Marks do not tell the whole story
Rector Brian Bech Nielsen and Dean Mette Thunø comment on the recent debate about the universities’ admission requirements.
An average mark does not tell the full story about a student’s qualifications. But of course we must set requirements for our applicants, and we must do more for the brightest talents.
A student’s average mark from upper secondary school is not always the best indicator of how well he or she will perform as a university student, and there are also major differences between the different study programmes. In other words, marks don’t tell the whole story.
That is why it is important that we regularly investigate each individual study programme to understand how admissions requirements contribute towards ensuring its quality and the students’ opportunities for achieving a satisfactory academic level.
A little perspective is in order: Today, 88 per cent of Aarhus University’s students are admitted to the university with an average mark above 6.0. However, this does not mean that the final 12 per cent are the students who consistently have the most difficult time as university students.
Minimum requirements not ruled out
It cannot be ruled out that Aarhus University will introduce minimum requirements in the future in regard to the required minimum average mark for some Bachelor’s degree programmes that do not have currently have such requirements. But this will not take the form of a general requirement across the entire university.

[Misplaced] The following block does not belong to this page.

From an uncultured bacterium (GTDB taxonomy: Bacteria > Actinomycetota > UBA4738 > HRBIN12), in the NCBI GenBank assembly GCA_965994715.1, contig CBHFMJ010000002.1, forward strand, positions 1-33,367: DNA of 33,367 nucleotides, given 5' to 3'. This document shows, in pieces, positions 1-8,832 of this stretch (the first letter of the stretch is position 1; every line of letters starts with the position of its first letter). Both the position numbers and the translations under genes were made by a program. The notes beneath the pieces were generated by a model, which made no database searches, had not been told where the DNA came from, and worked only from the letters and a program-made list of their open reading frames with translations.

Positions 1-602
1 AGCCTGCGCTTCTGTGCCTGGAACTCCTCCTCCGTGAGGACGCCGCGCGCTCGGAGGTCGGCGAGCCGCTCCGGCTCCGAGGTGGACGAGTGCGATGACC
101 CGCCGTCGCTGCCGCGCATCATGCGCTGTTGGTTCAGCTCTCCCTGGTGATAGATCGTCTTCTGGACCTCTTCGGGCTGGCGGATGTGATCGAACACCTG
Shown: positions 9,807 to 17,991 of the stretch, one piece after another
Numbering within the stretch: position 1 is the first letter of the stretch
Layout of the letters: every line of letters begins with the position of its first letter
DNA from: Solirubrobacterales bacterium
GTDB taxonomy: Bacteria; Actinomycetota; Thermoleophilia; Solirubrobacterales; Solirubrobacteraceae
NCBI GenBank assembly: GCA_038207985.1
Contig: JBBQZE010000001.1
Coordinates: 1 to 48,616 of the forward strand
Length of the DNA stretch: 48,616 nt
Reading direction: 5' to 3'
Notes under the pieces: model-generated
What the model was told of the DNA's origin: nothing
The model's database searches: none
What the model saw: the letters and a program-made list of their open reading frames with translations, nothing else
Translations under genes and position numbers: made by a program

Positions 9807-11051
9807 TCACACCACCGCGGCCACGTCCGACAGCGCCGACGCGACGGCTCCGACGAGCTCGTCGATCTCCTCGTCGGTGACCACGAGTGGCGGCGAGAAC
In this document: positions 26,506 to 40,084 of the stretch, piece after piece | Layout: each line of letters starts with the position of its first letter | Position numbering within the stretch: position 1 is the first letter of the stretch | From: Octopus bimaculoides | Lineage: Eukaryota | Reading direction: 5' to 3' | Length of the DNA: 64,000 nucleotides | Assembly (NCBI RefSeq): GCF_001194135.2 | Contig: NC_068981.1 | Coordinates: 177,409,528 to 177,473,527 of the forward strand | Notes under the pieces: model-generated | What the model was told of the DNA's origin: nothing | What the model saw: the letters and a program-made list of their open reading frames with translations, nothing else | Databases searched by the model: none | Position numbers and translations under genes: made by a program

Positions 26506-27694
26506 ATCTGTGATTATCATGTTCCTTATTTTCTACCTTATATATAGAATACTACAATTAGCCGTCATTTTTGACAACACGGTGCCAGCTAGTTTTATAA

Aarhus University’s aim is not to admit as many students as possible to its degree programmes. We emphasise that our degree programmes are of high quality, that they have a high academic level, and that our graduates reflect this. The students must have the necessary prerequisites to successfully complete their degree programmes. We have not determined how best to ensure this,but we have established that the correlation between the average mark of from upper secondary school and satisfactory completion is not clear-cut everywhere.
A general minimum average mark requirement may also serve to reinforce an existing trend: that upper secondary school students think about their average mark rather than the academic substance when they choose which track to take and that they subsequently spend time on supplementary courses.
It is crucial that we set clear requirements for applicants. But a low mark in history does not necessarily have any bearing on whether you become a good chemistry student – or vice versa. One possible solution might be for us to introduce specific subject-related admission requirements.
We must do more for the very best
The applicants who meet the admissions requirements can expect to be admitted to a high-quality degree programme and to become a sought-after product on the labour market, where Aarhus University’s graduates generally do well.
At the same time, we owe it to ourselves to do even more for the brightest talents. All of Aarhus University’s degree programmes place great demands on their students, but some of our students can handle even greater challenges. We must make a special effort to offer them such challenges. Simply put, our goal is for the students to have the best opportunities to explore and fulfil their potential.
We have already launched special talent programmes in physics and nanoscience, and these will probably not be the only places where the most talented and hard-working students will have such opportunities.